phi(n) and GCD(m,n)
Attempts are often made to graphically display the distribution of primes. Before one tries such attempts, it is educating to look first at the graph of Euler's Totient function phi(n) versus n.http://en.wikipedia.org/wiki/Euler%27s_totient_function
The totient function doesn't only show the distribution of primes, but also the distribution of all the composites as a density. In the graph of phi(n) vs n, the primes are seated at the top, belonging to the line x-1, since phi(p)=p-1 for primes.
Trend lines with increased density appear on the graph. They are the densities of composites of specific forms. For example, the line x/2 hosts composites of the form 2^n. The lines x/3 and 2x/3 host composites divisble by 3, etc. Highly composite numbers tend to congregate towards the bottom and composites with large prime factors tend to congregate near the top (below the x-1 line).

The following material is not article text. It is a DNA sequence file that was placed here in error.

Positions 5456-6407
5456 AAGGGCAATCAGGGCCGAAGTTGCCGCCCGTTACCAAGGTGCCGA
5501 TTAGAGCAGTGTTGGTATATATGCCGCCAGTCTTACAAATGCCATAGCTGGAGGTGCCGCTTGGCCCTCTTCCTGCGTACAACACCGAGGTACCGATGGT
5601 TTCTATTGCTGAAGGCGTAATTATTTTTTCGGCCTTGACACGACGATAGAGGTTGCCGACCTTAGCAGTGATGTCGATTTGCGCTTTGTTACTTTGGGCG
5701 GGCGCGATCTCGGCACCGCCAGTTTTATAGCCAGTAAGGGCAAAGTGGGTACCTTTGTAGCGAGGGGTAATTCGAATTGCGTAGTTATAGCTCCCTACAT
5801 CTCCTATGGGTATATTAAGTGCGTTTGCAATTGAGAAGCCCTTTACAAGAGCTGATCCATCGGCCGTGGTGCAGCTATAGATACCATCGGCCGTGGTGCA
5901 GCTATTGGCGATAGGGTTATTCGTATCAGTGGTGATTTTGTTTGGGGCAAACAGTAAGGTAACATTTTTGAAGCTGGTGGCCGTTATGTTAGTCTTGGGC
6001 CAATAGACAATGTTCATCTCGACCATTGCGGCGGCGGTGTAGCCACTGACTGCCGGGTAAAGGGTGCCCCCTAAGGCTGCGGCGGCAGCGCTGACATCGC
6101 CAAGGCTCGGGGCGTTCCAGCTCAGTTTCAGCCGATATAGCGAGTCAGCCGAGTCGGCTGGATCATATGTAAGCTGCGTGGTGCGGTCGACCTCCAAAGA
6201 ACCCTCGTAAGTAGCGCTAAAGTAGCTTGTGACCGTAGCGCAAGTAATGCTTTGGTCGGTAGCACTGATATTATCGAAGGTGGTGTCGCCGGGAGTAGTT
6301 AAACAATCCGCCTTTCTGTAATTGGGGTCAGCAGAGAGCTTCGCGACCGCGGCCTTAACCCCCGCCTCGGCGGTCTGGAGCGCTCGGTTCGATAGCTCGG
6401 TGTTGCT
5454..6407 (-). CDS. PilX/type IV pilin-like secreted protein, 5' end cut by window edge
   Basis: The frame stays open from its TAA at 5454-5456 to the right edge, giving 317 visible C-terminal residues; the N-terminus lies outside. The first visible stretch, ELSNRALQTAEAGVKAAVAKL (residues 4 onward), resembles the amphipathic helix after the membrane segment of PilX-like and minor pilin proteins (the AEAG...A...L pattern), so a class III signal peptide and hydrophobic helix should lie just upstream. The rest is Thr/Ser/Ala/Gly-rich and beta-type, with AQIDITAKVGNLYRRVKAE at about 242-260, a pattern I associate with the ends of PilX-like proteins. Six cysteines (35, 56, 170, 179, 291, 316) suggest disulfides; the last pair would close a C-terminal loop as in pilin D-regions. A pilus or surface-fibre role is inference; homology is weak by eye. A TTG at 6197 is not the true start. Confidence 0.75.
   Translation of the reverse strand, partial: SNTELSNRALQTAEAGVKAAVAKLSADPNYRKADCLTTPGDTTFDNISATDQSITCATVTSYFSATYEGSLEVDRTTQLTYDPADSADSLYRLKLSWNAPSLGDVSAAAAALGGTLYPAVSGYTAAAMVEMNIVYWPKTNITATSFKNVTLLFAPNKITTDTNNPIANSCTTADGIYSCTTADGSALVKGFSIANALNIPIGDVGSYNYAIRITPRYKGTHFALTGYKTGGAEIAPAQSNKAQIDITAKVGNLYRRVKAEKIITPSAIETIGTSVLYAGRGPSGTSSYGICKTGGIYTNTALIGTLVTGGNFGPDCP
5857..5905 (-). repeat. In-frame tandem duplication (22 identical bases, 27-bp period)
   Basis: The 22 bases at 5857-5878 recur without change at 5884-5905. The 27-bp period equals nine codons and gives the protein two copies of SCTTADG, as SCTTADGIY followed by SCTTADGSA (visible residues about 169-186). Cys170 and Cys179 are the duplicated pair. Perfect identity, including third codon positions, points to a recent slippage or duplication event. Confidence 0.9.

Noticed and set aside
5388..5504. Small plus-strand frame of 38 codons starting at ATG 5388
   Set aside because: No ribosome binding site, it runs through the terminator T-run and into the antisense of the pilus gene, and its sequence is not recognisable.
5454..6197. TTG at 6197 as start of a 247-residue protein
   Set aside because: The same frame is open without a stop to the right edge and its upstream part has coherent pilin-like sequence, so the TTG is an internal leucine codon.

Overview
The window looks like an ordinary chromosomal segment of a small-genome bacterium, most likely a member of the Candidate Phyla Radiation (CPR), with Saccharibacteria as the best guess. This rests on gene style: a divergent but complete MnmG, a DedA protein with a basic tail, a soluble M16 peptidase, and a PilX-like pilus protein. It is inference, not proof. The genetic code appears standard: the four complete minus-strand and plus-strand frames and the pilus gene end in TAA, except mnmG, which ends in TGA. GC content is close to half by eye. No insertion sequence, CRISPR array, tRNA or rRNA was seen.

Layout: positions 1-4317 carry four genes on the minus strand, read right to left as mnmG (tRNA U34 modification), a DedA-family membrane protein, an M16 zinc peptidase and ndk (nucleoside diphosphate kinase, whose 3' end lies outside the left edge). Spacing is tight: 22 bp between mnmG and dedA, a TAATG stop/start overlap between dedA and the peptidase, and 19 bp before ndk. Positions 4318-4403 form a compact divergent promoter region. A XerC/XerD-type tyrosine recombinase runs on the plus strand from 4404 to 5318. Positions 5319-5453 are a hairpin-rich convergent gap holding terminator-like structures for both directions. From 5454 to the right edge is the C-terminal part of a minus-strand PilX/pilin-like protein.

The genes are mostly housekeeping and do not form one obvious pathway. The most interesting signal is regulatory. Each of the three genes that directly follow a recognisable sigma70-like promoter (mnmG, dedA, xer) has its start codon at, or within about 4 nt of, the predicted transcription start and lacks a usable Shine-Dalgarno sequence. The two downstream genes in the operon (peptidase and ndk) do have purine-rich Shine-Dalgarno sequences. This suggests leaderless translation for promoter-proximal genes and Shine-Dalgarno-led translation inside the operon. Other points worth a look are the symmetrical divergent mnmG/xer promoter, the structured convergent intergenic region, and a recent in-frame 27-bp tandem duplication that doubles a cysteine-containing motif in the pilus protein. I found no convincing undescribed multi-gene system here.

Now look at the graph of execution speed performance of the GCD(m,n) algorithm. In this graph, black denotes highest speeds (fast completion) and white slowest, for all positive m,n with 1<=m,n<=200.http://en.wikipedia.org/wiki/Euclidean_algorithm
Finally check the graphs of the totient and GCD performance combined in Photoshop. You can obviously ignore the symmetric part above the line x, since GCD(m,n)=GCD(n,m)
Can you express the evident connection as a theorem? :-)
[On this post the combined image shows first. The graphs of phi(n) and that of the GCD performance are shown separately in images 2 and 3]